The beautiful Davika Hoorne, 24, whose mother is Thai and father Belgian, started modelling at the age of 14, before making her acting debut five years later in television drama Cupid's Shadows (2011).
She got her big break when she played the lead in horror-comedy Pee Mak (2013), Thailand's highest-grossing film, which made more than US$33 million across Asia.
Her latest film is the comedy Suddenly 20, in which she plays Granny Parn, a cranky old woman who magically transforms into her 20-year-old self one day. The film is a remake of South Korean hit flick Miss Granny (2014).
The Straits Times finds out more about her new role in an e-mail interview with Hoorne.
In Suddenly 20, you had to act quite vulgar. Did you mind that you would not look pretty and feminine?
Not at all. If you say that I look unladylike in the movie, I see that as a compliment because it means I acted well. While making this movie, I didn't think about looking pretty at all, I was focused only on the acting.
What did you do to prepare for your role?
I had extensive training in general acting, physical acting and singing. It was quite intense, but I was excited because I got to work with a lot of talented people. I also had to work closely with actress Niranuch Patamasute, who plays the old version of Granny Parn, so I could imitate her movements as closely as possible.
In the film, your character becomes closer to her grandson after becoming young again. In real life, are you close to your grandmothers?
I wish I could be, but my grandmother from my father's side died when I was very young. And I don't live with my grandmother from my mother's side, so we see each other only once in a while. I may not be as close to her as I should be, but I can say from the bottom of my heart that I love and respect her very much.
If you could go back in time, which time period would you go back to and why?
I would like to go back to when I was a kid because I was happy and didn't have any stress or responsibilities. I had so much fun back then, just going to school, playing with friends and eating whatever I wanted.
Some people say that all Thai people have a sense of humour. Do you agree?
Yes. We are always smiling and poking fun at one another. We are born to be happy. If you visit Thailand, you can see our smiles everywhere.
Thai stars to watch
SUNNY SUWANMETHANON, 35Photo: Instagram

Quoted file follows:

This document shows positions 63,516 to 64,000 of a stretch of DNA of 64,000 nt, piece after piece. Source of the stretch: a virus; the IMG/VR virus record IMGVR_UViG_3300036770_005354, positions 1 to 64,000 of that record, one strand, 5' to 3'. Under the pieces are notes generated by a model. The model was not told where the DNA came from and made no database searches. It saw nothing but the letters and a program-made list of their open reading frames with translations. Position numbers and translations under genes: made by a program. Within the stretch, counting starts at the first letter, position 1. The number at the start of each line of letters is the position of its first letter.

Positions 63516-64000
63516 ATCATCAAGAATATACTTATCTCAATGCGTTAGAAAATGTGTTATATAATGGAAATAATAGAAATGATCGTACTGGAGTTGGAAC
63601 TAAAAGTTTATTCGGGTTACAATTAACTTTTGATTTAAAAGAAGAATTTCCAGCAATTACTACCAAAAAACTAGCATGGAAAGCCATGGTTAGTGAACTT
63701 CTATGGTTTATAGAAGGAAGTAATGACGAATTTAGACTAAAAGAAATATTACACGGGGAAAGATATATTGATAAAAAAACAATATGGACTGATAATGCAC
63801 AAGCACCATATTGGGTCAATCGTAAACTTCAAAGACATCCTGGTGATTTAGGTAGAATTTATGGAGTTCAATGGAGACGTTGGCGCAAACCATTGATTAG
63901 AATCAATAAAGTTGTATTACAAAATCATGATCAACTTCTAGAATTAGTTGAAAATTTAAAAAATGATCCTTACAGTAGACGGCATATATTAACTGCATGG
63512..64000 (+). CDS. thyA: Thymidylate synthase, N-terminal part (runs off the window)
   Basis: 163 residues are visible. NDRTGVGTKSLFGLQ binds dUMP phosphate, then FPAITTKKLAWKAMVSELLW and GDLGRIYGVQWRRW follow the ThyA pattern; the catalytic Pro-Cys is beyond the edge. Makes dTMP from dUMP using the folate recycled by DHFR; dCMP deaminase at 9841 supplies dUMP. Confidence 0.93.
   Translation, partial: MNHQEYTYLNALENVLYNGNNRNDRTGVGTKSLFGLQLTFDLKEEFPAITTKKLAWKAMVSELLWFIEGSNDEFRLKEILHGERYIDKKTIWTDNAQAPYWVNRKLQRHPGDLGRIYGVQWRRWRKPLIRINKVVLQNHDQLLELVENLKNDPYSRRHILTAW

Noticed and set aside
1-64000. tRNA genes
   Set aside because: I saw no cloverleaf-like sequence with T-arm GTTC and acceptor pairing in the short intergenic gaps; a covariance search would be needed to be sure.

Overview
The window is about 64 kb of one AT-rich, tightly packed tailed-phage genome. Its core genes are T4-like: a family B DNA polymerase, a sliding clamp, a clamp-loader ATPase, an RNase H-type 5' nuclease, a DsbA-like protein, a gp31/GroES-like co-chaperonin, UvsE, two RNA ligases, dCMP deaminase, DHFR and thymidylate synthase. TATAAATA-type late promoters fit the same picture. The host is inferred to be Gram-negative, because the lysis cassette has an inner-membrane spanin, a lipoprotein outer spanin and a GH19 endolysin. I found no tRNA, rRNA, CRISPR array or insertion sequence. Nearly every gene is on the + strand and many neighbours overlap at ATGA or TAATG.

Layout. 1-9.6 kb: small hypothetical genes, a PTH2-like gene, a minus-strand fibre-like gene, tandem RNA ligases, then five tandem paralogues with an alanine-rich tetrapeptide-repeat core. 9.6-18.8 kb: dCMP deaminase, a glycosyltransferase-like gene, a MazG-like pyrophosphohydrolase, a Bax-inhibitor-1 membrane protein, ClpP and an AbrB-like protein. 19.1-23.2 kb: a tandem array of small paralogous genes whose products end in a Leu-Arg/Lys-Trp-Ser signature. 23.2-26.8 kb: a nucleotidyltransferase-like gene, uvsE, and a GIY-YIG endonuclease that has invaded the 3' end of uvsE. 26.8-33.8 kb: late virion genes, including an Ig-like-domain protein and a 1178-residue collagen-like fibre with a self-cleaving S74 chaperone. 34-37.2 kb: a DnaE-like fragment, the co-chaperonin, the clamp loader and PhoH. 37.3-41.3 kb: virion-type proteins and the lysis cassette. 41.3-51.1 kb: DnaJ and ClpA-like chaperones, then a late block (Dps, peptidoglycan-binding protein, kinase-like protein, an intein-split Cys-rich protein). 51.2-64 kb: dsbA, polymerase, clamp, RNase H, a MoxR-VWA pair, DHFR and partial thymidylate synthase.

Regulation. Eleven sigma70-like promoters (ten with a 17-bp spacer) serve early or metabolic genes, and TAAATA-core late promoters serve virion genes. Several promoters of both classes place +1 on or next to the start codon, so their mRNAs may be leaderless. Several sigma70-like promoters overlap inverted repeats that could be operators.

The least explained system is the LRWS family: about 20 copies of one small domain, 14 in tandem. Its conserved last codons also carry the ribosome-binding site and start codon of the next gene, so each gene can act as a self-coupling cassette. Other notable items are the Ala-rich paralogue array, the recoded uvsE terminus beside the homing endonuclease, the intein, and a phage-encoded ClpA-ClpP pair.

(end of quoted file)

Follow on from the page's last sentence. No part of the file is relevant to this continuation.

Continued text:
See him in: I Fine... Thank You... Love You (2014); Heart Attack (2015)
Sunny, who is of Thai, French and Chinese descent, has both looks and solid acting skills. Long before he won over regional audiences in the role of a lovelorn English language student in smash hit I Fine..., he convinced domestic Thai audiences as a college student stuck in a love triangle in the much smaller flick Dear Dakanda (2005).
Dear Dakanda earned him a Best Actor award at the Kom Chad Luek Awards, which is handed out by the Thai newspaper of the same name.
He is also unafraid of shedding his heart-throb image - in the dramedy Heart Attack, he had rashes and pus-filled spots painted all over his body for most of the movie to play a sickly graphic designer.
NITTHA "MEW" JIRAYUNGYURN, 26Photo: Instagram
See her in: One Day (2016)
Mew had a handful of roles in Thai television dramas before taking on the lead role in the movie One Day, but her all-Thai pretty face has, for years, been seen everywhere in Thailand, even before her acting debut in 2013.
The gorgeous model has been fronting everything from shampoo to skincare to electronic products in print and TV advertisements and was a regular cover girl for fashion magazines.
She told The Straits Times in an interview last year that she was nervous making her film debut, but she need not have worried because she was a natural in One Day.
That megawatt smile of hers melts hearts.
MARIO MAURER, 28Photo: Instagram
See him in: First Love (2010); Pee Mak (2013)
This Thai-German hunk started as a model after he was scouted at the age of 16 at Bangkok's trendy Siam Square mall, appearing in print and television advertisements as well as local music videos.
He successfully transitioned to acting, winning acclaim for playing the lead in Chookiat Sakveerakul's award-winning gay romance The Love Of Siam (2007).
Maurer gained mainstream popularity after playing a charming high school student in youth romantic comedy First Love, but it was not until he starred in horror-comedy Pee Mak, Thailand's highest-grossing film, that he truly topped the A list.
NUENGTHIDA "NOONA" SOPHON, 24Photo: Instagram
See her in: Hello Stranger (2010)
Forever smiley and bubbly, Noona got her start in show business singing theme songs for television dramas such as Orange Blossom Crown (2010) and Like The Sun (2008).
The Thai star then took on several supporting roles on TV before shooting to fame overnight as the female lead in regional hit movie Hello Stranger, in which she played a Thai tourist obsessed with South Korean dramas.
CHANTAVIT "TER" DHANASEVI, 33Photo: Instagram
See him in: Hello Stranger (2010); One Day (2016)
Ter is leading-man material because of his Mr Nice Guy charm.
His role in Hello Stranger was so popular regionally that he was named a Star Hunter at the 2011 Shanghai International Film Festival, which is given to one of Asia's 10 most promising young actors.
Beyond acting, the Thai actor is also getting rave notices for screenwriting - he co-wrote Pee Mak (2013) and One Day, both of which fared well at box offices across Asia.
This article was first published on Mar 22, 2017. Get a copy of The Straits Times or go to straitstimes.com for more stories.